Tuesday, October 14, 2014

War on Poverty has turned into a war against poor people, writer says

President Lyndon B. Johnson's War on Poverty, launched 50 years ago, has now morphed into a war against the poor, Tom Eblen writes for Yes! Magazine. "Wealth inequality is growing. State support for education is withering. Social safety-net programs are under attack in Congress. Many Americans believe that if people are poor, it’s their own fault. The only 'solution' for poverty that many people advocate is allowing companies to create jobs offering wages too low to support a family." (LBJ Presidential Library photo: President Johnson visits with Appalachian residents)

"Although it is now widely—and inaccurately—portrayed as a costly welfare program, the War on Poverty was not a failure," Eblen writes. "If not for government anti-poverty programs since 1967, the nation’s poverty rate would have been 15 percentage points higher in 2012, according to a study published recently by the National Bureau of Economic Research."

"For the many Americans committed to fighting economic injustice, the War on Poverty offers some valuable lessons. It showed what can work—and what is still working," Eblen writes. "It can even work in some of America’s poorest places, such as the Appalachian Mountains of Eastern Kentucky where Johnson traveled in 1964 to launch his 'war' from the front porch of a poor laborer’s cabin."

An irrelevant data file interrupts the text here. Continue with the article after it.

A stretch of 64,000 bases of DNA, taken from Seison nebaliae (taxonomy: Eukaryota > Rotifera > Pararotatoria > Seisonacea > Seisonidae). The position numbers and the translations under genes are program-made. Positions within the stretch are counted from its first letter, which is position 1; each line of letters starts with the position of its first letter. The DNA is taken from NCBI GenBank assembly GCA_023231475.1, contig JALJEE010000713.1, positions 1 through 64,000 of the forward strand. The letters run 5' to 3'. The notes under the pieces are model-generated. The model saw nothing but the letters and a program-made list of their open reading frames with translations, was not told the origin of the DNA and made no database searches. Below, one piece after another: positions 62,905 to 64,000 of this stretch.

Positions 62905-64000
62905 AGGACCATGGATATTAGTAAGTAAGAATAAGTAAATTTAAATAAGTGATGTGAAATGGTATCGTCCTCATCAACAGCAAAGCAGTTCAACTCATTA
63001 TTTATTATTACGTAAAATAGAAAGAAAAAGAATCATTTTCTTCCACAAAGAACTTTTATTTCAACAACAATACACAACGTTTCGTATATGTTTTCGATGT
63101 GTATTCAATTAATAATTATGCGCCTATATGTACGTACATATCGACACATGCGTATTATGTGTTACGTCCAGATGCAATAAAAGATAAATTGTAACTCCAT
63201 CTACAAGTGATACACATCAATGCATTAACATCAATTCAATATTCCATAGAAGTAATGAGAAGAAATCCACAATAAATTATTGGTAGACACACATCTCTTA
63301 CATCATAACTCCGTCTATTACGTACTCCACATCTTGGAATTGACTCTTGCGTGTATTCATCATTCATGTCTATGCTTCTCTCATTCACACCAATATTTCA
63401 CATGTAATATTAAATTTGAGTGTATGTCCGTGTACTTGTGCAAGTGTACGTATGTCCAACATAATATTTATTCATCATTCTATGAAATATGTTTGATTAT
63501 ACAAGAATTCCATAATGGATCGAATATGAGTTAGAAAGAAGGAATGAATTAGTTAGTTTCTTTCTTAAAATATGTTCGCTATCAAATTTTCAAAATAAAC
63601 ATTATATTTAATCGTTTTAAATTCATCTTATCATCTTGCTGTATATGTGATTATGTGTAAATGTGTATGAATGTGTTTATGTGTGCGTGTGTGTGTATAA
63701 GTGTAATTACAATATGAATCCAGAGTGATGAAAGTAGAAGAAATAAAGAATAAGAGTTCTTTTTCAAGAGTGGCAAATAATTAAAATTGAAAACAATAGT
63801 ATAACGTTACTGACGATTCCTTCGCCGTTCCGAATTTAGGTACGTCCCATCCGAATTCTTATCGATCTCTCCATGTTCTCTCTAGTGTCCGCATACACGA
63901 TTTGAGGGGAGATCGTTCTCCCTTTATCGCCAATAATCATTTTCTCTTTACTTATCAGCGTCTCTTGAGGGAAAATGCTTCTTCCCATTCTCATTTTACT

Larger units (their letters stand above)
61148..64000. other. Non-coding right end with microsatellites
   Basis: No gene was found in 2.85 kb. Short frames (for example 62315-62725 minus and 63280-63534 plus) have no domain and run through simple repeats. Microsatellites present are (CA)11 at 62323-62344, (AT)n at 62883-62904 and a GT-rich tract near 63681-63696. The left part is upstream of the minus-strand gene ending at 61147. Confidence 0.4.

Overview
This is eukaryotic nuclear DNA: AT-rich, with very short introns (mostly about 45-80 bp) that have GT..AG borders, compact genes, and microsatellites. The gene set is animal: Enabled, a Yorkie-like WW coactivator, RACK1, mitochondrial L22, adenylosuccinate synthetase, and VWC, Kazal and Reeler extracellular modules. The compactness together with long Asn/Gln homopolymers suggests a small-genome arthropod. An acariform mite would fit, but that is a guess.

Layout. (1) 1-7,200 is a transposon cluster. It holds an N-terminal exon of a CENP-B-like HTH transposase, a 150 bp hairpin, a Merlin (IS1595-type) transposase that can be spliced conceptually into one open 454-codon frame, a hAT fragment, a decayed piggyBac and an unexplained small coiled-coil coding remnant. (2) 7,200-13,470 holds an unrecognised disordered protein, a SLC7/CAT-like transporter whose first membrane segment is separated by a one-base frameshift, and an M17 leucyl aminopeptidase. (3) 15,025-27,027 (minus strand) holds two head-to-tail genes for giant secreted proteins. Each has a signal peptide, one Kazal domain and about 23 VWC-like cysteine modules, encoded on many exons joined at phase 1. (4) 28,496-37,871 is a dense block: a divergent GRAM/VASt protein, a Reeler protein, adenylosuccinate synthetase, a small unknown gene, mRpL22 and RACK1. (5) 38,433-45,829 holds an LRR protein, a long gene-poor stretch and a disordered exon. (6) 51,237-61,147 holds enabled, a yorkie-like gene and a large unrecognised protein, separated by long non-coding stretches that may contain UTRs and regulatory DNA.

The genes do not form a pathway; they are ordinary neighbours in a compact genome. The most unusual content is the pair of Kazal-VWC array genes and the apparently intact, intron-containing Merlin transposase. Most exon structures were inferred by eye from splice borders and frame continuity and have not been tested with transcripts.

"Johnson’s passion for ending poverty was not shared by his successor, Richard Nixon," Eblen writes. "By the early 1970s, the Nixon Administration had killed or neutered many War on Poverty programs."

"At its core, the War on Poverty was not about a handout, but a hand up," Eblen writes. "It was about creating economic opportunity and giving poor people the skills and support they needed to take advantage of it. And it was about giving poor people a voice in decisions affecting their lives. A half-century ago, Americans made a commitment to fight a war on poverty, and we could do it again. Creating a society that is more fair, just and prosperous for everyone is a fight worth winning." (Read more)

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